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UK Music survey suggests diversity initiatives are having an impact

By | Published on Monday 17 December 2018

UK Music

The UK music industry is slowly becoming more diverse, though there is still plenty more work to be done, according to the results of the latest survey by UK Music’s Diversity Taskforce.

The survey was set up to help identify trends regarding the diversity of those working in the industry, with gender and ethnic diversity under the spotlight. Although based on a sample of just 3000 people working in music, it’s hoped that the survey can nevertheless track the impact of the various initiatives underway to try and encourage and enable more women and more black, Asian and ethnic minority – or BAME – people to pursue a career a music.

Artists, songwriters, composers, musicians, studio producers and artist managers, are among those to take part in the survey, as well as people working at music publishers, major and independent record labels, collecting societies and in the live music sector. This is the second time results have been published, so it is now possible to identify some trends.

Among those surveyed, the number of BAME music people went up from 15.6% in 2016 to 17.8% in 2018. The proportion of women went up from 45.3% to 49.1%. Perhaps unsurprisingly, the representation of female and BAME practitioners was higher among those under the age of 25, with more work to be done among older age groups.

Keith Harris, who heads up the UK Music Diversity Taskforce, says of the new stats: “The survey remains an important tool in terms of making sure that some of the initiatives put in place across the industry are bearing fruit. Things are changing for the better”.

“Progress has been slow but steady”, he added. “We are continuing to keep our focus on ethnicity and sex as the most obvious indicators that things are changing, while remembering that diversity in the industry is about much more than that, with socio-economic background being among the important but often neglected areas which needs attention”.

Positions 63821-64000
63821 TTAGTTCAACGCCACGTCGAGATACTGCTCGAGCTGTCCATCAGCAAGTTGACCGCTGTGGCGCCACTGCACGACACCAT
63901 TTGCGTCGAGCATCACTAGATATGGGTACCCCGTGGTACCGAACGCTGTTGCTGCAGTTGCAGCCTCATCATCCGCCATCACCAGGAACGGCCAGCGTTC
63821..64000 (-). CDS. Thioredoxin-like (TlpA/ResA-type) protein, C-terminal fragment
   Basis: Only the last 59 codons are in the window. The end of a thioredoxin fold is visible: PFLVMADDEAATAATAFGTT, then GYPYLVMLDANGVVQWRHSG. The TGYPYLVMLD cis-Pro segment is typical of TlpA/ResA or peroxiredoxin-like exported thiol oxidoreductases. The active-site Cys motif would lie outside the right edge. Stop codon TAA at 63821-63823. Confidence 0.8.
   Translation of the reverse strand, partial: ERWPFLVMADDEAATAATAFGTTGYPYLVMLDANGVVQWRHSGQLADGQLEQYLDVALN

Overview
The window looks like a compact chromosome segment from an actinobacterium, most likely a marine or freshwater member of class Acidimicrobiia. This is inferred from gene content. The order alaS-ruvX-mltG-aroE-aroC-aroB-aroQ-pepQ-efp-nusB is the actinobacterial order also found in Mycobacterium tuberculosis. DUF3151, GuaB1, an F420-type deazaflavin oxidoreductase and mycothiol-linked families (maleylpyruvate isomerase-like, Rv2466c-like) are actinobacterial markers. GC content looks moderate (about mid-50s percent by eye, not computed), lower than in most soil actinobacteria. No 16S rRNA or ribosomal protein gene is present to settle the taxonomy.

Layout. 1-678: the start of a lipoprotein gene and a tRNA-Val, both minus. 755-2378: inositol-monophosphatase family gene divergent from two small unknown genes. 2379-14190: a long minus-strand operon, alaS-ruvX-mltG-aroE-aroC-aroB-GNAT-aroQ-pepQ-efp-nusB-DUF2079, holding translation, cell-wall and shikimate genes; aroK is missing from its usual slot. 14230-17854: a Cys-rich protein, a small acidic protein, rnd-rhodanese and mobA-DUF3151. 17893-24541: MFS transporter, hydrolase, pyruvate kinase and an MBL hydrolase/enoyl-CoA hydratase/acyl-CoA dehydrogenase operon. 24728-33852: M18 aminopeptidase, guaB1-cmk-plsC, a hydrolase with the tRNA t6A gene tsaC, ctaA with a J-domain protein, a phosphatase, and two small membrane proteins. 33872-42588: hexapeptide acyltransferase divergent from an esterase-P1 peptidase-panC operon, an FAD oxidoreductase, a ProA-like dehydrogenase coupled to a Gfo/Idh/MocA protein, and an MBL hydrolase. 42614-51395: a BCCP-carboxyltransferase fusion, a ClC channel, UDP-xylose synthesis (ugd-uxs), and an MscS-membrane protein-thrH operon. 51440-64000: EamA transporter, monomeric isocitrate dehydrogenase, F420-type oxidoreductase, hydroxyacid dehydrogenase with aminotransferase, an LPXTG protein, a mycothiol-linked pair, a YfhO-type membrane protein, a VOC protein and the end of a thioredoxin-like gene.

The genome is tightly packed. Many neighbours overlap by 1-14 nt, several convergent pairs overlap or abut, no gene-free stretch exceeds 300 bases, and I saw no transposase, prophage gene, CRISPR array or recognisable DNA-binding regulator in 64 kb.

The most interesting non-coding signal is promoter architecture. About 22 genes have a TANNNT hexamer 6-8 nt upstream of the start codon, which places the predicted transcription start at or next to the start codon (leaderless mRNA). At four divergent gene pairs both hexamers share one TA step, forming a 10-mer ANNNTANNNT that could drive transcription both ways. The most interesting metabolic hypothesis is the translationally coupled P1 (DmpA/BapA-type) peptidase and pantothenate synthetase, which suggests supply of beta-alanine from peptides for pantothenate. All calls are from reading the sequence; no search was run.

It has frequently been noted – especially by those leading diversity initiatives – that while there are some strands of the music industry where gender balance and BAME representation is pretty good (though rarely perfect), there are other strands where diversity is woefully lacking. And even where it is better, board rooms at many music companies are often white male dominated, which is a problem in most sectors, but nevertheless one that needs to be addressed in music.

Also, as Harris notes, while progress is being made on gender and ethnic diversity, concerns remain about socio-economic diversity, which is generally harder to measure and therefore harder to address. Many fear that the downgrading of music education in English schools will actually result in less socio-economic diversity in the future.

UK Music chief Michael Dugher also commented on the survey, likewise noting progress and challenges still to be met. He said: “Our industry is doing very well at the moment, but that doesn’t mean that we can shy away from the more difficult challenges we face”.

“British music is a world-leading success story and one that we as a country should be very proud of”, he went on. “But I want us to be equally proud of our diversity as an industry. Whilst we can welcome some very real and significant improvements, we still have much more work to do. Just imagine how much more successful our industry could be in the future, if we could only deepen the well from which we draw our talent”.